Commonwealth Games: Emily Campbell claims weightlifting gold in record-breaking performance at Birmingham 2022

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Aden-Jay Wood

By Aden-Jay Wood

Published: 03/08/2022

- 18:19

Updated: 14/02/2023

- 10:46

There were also gold medals for England's Evie Richards in the mountain bike race and Emma Reid in the Judo on Wednesday

Emily Campbell delivered a record-breaking performance to add Commonwealth Games gold to her Olympic silver medal.

Campbell’s cumulative total of 286kg from the snatch and clean-and-jerk disciplines set new Games and Commonwealth marks and also saw the 28-year-old eclipse by three kilograms the personal best she had previously set in Tokyo last summer.

Afterwards Campbell paid tribute to four-time Commonwealth champion Precious McKenzie, now 86 years old, who watched from the front row.

The pair have been the subjects of a play, ‘Precious Emily’, about their respective routes through the sport which has been staged at West Midlands theatres.

England's Emily Campbell in action during the Women's 87+ KG Final at The NEC on day six of the 2022 Commonwealth Games in Birmingham. Picture date: Wednesday August 3, 2022.
Emily Campbell
Isaac Parkin

Campbell said: “Precious is immense in his own right. His words to me before I came out today were, ‘everybody is expecting you to win – you go out and win.’ I couldn’t have asked for any better advice.

“Precious has done immense things for weightlifting and he’s still here at 86 years old giving back to the sport. When Precious McKenzie tells you to go out and win, you go out and win.”

The 28-year-old Campbell, who had shared flag-bearing duties at last week’s opening ceremony, wrapped up what she described as her “perfect Games” with six consecutive clean lifts that saw her comfortably beat silver medallist Feagaiga Stowers and Australian Charisma Amoe-Tarrant to guarantee gold with two lifts remaining.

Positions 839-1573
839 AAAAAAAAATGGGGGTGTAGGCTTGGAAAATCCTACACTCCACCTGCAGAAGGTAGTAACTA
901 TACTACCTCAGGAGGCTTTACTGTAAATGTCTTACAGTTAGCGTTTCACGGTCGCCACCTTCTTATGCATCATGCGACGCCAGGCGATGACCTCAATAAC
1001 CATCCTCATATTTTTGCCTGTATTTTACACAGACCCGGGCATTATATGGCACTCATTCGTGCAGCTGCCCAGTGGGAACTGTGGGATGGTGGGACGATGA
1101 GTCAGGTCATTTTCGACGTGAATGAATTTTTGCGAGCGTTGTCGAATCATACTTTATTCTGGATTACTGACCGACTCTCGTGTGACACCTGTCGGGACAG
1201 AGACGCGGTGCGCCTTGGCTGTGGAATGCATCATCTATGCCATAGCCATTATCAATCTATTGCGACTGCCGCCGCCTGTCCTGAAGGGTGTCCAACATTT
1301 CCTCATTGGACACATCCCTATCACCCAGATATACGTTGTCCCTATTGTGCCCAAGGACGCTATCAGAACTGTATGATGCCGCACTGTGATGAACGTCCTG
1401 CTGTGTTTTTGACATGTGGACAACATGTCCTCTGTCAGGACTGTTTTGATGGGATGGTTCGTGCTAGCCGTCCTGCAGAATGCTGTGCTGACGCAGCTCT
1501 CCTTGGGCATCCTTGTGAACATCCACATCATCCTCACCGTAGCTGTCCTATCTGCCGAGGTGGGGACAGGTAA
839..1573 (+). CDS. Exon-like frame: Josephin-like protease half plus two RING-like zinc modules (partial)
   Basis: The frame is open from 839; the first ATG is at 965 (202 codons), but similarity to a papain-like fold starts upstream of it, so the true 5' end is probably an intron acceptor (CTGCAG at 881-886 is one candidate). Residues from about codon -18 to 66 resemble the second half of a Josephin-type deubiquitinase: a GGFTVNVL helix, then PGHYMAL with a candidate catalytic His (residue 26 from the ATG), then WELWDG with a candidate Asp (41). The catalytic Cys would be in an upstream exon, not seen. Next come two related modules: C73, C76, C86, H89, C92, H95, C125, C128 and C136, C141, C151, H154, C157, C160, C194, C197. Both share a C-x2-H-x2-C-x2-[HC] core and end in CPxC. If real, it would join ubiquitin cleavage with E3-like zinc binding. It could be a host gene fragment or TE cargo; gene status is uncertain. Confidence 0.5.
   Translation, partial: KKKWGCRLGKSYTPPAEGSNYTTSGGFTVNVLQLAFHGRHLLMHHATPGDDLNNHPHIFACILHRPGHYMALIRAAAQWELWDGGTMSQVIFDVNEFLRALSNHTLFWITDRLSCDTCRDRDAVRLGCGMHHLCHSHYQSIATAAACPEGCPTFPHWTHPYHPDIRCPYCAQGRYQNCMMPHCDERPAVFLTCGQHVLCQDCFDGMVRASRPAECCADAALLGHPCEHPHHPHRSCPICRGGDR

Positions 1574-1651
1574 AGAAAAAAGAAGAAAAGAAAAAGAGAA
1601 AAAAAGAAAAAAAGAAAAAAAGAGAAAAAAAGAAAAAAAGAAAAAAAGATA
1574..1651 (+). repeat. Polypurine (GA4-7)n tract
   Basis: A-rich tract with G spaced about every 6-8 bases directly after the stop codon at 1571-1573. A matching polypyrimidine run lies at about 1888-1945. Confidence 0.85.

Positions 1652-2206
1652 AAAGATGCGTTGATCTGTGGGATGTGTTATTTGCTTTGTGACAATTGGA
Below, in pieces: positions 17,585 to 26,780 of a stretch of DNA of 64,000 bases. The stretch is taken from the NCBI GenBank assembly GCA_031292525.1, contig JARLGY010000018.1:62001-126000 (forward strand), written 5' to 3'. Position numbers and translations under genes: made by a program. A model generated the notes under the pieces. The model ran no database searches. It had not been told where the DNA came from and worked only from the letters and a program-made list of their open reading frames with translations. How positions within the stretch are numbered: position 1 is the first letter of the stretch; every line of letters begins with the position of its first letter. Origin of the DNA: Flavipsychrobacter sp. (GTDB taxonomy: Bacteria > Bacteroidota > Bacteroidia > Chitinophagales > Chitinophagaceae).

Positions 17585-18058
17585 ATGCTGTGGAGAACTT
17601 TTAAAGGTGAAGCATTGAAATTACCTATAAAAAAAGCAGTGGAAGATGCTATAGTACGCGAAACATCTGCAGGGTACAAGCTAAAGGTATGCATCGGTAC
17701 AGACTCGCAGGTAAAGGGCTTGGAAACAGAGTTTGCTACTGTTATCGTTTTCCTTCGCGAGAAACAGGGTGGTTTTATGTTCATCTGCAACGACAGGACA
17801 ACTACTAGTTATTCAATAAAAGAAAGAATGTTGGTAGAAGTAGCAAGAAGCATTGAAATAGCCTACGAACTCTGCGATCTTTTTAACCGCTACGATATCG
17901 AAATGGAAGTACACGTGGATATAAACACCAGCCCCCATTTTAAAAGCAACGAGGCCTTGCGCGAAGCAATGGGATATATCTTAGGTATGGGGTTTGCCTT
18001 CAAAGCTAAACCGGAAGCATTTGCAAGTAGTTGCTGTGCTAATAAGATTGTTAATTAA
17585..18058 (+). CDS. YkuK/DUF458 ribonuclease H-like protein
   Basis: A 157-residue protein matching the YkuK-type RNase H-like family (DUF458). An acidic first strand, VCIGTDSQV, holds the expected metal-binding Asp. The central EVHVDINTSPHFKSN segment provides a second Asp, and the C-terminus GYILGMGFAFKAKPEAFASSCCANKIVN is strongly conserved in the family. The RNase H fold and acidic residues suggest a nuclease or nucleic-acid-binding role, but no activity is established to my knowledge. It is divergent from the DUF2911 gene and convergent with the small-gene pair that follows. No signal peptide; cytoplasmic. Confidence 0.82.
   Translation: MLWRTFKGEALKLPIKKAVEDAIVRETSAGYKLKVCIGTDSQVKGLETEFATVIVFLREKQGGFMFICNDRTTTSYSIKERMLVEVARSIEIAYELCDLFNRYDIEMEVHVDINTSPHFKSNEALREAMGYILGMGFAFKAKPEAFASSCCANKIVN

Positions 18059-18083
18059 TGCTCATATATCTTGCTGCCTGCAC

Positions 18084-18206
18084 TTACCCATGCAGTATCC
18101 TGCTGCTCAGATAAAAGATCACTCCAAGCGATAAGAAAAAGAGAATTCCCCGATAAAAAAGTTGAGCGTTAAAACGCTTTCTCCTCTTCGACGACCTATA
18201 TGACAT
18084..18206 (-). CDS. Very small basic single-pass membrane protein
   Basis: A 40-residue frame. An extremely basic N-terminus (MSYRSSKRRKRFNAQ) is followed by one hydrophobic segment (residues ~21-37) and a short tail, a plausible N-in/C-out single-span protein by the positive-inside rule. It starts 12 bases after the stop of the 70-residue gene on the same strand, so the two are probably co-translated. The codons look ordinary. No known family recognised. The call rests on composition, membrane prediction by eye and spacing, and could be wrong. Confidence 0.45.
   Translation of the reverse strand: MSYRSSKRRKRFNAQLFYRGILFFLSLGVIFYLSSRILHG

It is a mark of Campbell’s surging potential that she had placed third behind Stowers and Amoe-Tarrant on the Gold Coast four years ago, delivering a total of 242kg, prior to her unexpected performance in the Japanese capital that thrust her and her sport to international attention.

Campbell led by three kilograms after the opening snatch portion of the event, setting a new personal best and Games record in the process, before consecutive failures on 154kg by Stowers in the clean-and-jerk gifted the raucous culmination of the event to Campbell.

England's Evie Richards celebrates on the podium with her gold in the Women's Cross-country final at Cannock Chase on day six of the 2022 Commonwealth Games. Picture date: Wednesday August 3, 2022.
Evie Richards stormed to gold in the mountain bike race
David Davies

First she successfully raised the bar at 157kg before returning to eclipse her Tokyo total with a final lift of 162kg, celebrating in front of capacity crowd at the NEC.

While Evie Richards put a “terrible year” behind her to storm to Commonwealth gold in the mountain bike race.

There was no sign of the back injury or multiple illnesses that have plagued the world champion over the last six months as she rode clear on the first of the seven laps around Cannock Chase forest to improve on the silver she took in Gold Coast four years ago.

There was one scare with two laps to go when she slid on a corner and had to remount but that was the only moment in the 95-minute race where a Richards win looked in doubt.

Though Richards had insisted coming into the race she needed to “be realistic” about her chances given recent setbacks, she was ultimately a comfortable winner from Australia’s Zoe Cuthbert and South Africa’s Candice Lill, with Scotland’s Isla Short fourth.

“I’ve had a terrible year,” the 25-year-old said. “From being world champion last year this year has gone to shambles. I had a bad back in February and this is the first race with no pain, no tears. Just to finish a race, it sounds silly, but it’s such a special moment.

“I’ve had everything from Covid to a stomach bug in Brazil so just to put a race together and to finish without a bad back, to be healthy, really means the world to me.

“I knew I wasn’t the strongest but I just had to try. Sometimes I play it down to make it easier mentally, to take a bit of pressure off, but obviously I always want to win.”

Elsewhere, England's Emma Reid also clinched gold with a narrow 1-0 win over Wales' Natalie Powell in the -78kg judo final.

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